Do I Need a DBA for my LLC?

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A person or a company may want to conduct business under a name which is different from their legal name.

In such cases, this is known as “Doing Business As“, abbreviated as DBA.

The term DBA is used by the majority of states, however, each state has a different technical name. Here are the most common:

  • Assumed Name
  • DBA
  • Doing Business As
  • Fictitious Name
  • Trade Name
  • Trading As

Need to save time? We recommend hiring MyCompanyWorks ($99 + state fee) to file your DBA.

DBA Confusion

Most people are extremely confused when it comes to DBAs.

And most people make a lot of mistakes regarding DBAs, such as filing them incorrectly, and most often, filing them when they are not even needed.

Why is there so much confusion around DBAs?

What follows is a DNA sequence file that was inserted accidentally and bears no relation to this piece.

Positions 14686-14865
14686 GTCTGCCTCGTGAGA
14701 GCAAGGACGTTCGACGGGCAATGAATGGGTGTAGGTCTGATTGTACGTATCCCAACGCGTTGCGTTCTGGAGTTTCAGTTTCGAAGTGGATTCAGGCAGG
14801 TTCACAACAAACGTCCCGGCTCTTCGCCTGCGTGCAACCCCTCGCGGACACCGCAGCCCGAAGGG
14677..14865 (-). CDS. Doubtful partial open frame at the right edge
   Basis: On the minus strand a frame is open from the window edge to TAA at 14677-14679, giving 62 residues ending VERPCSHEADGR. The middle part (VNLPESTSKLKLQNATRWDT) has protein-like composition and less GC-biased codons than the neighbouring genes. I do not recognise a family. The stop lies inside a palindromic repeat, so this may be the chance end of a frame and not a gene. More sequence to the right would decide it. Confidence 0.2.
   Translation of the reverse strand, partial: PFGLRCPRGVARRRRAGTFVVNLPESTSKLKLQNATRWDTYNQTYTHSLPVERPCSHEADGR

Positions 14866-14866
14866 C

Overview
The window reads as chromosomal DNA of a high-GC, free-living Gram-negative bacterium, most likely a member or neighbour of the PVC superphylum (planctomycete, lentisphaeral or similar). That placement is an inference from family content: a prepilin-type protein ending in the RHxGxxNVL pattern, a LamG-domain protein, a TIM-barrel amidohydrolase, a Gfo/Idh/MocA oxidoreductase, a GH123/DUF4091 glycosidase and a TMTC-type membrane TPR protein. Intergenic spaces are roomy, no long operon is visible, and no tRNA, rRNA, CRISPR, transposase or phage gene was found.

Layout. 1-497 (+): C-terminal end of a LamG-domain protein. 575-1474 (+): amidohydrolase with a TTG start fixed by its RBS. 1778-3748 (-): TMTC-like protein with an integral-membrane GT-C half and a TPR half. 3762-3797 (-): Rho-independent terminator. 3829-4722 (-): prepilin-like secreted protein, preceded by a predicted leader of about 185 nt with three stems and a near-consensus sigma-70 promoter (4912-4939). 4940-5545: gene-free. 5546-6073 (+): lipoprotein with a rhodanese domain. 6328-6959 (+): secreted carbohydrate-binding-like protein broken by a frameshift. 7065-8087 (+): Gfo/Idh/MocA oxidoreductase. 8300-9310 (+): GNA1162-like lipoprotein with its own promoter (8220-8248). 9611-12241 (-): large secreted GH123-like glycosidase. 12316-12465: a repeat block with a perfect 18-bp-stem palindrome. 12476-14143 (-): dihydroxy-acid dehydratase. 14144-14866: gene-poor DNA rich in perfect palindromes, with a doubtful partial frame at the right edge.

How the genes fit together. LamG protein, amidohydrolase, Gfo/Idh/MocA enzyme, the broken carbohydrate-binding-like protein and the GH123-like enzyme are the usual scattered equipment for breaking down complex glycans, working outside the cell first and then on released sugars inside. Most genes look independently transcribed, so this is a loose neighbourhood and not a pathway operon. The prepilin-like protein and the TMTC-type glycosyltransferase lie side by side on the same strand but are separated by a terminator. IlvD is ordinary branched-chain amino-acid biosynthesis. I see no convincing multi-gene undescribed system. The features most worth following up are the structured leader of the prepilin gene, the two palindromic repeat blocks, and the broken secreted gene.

We feel it’s because of 3 main reasons:

1. Most websites that sell DBA filing services fail to educate their readers or they just don’t care to.

2. There’s a lot of crap on the internet and there’s a handful of websites that just have no idea what they are talking about.

3. And frankly, it takes a lot of work breaking down and explaining DBAs. We’ve taken our best shot in this article, and we hope you find it helpful.

The 1st “Big Mistake” with DBAs

When most people register a DBA they think they “formed” a business and have protected their personal assets from liability, when in fact, they have not.

If someone files a DBA (which is owned by them), by default, they’ve chosen to operate as a Sole Proprietorship and have simply filed a “nickname” for themselves.

A Sole Proprietorship has no separate existence from its owner, so any person choosing to operate a business under their own name (or a DBA owned by them) is automatically a Sole Proprietorship.